Why States Should Adopt UUPA

What is unclaimed property? It is bank accounts, insurance proceeds, old traveler's checks, stock holdings, and even the proceeds from winning parimutuel tickets. What unites these different kinds of property is the fact that the person to whom they are owed has never come forward to collect them and cannot be readily found. If the owner does not come forward or is not found, the holder gets to keep the property, and worse, may dissipate the property through service charges and the like.

This problem is not new. The Uniform Disposition of Unclaimed Property Act was promulgated by the Uniform Law Commissioners (ULC) in 1954 and adopted in 32 states. The ULC then went on to promulgate the Uniform Unclaimed Property Act in 1981, which was enacted in 27 states.

These acts were drafted to prevent people, ordinary people for the most part, from losing their rights to property that is justifiably theirs. It is theirs because they earned it, inherited it, or were given it. Those entities and institutions that hold property are its custodians, not its owners. They benefit at the expense of others if there is no proper statute governing the custody of unclaimed property.

The institutions that hold property are debtors. The real owners are the creditors. Safeguarding unclaimed property is a matter of protecting creditor's rights. If there is no unclaimed property legislation, debtors receive an unearned, undeserved windfall.

To better protect property owners, the ULC has once again visited this subject. The Uniform Unclaimed Property Act (UUPA) was revised in 1995. This new act will streamline the process by which states and holders deal with abandoned property.

Why should states adopt the Uniform Unclaimed Property Act of 1995? There are a number of reasons.

REVENUE. The state is the custodian for unclaimed property under the UUPA (1995). Unclaimed property, as long as the owner does not claim it, becomes available to the state as a source of revenue. According to the National Association of Unclaimed Property Administrators, in 1994 California collected $277 million in unclaimed property (of which $81 million was claimed); Illinois collected $72 million ($18 million claimed); and Washington $23 million ($7 million claimed), an example of revenue benefits.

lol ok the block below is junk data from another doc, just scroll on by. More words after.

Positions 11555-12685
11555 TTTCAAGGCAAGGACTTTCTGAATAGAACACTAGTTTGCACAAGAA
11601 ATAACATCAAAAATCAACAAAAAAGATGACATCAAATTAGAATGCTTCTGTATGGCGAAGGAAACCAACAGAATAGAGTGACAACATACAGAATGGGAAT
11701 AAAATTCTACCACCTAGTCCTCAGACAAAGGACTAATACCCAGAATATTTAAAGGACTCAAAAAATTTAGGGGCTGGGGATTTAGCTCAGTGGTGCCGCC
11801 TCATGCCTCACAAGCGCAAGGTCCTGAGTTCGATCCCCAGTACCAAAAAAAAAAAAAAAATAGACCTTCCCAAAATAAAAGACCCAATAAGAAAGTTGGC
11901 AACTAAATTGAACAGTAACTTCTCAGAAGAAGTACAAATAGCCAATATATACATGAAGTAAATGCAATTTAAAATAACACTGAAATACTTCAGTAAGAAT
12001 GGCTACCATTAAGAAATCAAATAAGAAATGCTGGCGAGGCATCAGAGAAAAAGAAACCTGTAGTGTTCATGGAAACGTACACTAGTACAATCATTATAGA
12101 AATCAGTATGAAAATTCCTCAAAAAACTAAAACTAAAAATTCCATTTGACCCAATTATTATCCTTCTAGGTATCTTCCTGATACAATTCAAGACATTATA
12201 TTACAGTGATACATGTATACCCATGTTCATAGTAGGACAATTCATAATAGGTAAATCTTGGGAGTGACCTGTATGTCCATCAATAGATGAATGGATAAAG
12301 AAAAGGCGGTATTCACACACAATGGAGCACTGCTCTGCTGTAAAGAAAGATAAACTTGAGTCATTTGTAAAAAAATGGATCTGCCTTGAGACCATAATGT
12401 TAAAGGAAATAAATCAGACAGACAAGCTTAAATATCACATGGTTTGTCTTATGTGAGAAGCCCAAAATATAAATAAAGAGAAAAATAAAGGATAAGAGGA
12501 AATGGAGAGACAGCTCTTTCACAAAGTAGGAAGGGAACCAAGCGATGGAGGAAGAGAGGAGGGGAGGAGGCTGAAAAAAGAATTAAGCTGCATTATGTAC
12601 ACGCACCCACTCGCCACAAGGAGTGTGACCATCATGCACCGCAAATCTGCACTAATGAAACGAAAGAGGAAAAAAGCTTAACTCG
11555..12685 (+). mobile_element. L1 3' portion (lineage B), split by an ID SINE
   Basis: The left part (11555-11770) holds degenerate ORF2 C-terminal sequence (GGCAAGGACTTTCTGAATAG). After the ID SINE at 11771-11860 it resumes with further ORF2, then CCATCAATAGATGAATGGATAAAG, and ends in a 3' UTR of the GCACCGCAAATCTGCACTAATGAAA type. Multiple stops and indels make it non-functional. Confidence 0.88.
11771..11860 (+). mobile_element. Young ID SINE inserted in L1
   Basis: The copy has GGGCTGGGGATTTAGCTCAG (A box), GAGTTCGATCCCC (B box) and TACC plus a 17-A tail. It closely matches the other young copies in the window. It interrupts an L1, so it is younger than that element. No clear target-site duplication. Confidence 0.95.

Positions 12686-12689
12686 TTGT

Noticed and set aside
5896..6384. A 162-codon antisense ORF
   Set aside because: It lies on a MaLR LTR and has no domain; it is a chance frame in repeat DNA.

UNCLAIMED PROPERTY IS PRESERVED FOR OWNERS. The state benefits from unclaimed property only because it acts as the perpetual custodian for the real owners. If at any time a rightful owner comes forward to claim property, the state must transfer it to the rightful owner.

JURISDICTIONAL CONFLICTS. UUPA (1995) conforms to the latest U.S. Supreme Court cases on jurisdiction over unclaimed property. Consistent with the Supreme Court's decisions in Texas v. New Jersey and Delaware v. New York, UUPA (1995) clarifies that unclaimed intangible property is payable to the state of the owner's last known address. In those instances where that information is unknown, or the state of the owner's last known address does not assert a claim to the property, it is payable to the state of the holder.

SIMPLIFICATION. The new act clarifies the definition of intangible property, and removes ambiguities over the meaning of "last known address." "Last known address" is no longer defined in the act. Instead, the sections dealing with the jurisdictional rules are rewritten so that they define, individually, the rules of the states' priorities of taking.

PERIODS OF ABANDONMENT SHORTENED. The periods of time after which abandonment will be presumed have been reduced in some instances: corporate stock, from seven to five years; gift certificates, from five to three years. Certain life insurance obligations had five-year and two-year periods of abandonment; these have been unified at three years. UUPA provides in a single, unified section for all the various periods of abandonment that were separately stated in several sections of the 1981 act.

ENFORCEMENT. The UUPA (1995) improves collection of unclaimed property over the previous acts. Reporting procedures are improved so that administrators can keep better track of property that becomes unclaimed property. It also increases the penalties for non-compliance and adds rules of confidentiality.

INTERSTATE COOPERATION. The UUPA (1995) provides enacting states with the power and procedures to cooperate with each other in the administration of unclaimed property. Cooperation among states is essential if abandoned property programs are to be efficiently administered.

UNIFORMITY. Since 1981, states have become more aware of the benefits to be derived from the collection of unclaimed property, and have thus enacted numerous changes to their unclaimed property laws to make it easier to enhance their collections. Some amendments have advanced the time at which unclaimed property is presumed to be abandoned, and other amendments have sought to reach property that was not clearly classified as presumptively abandoned under existing legislation. The result has been to create a serious lack of uniformity among the states' laws, a situation objected to by states and holders alike.

Because of the interstate character of abandoned property law, it is clear that every state should adopt the Uniform Unclaimed Property Act (1995).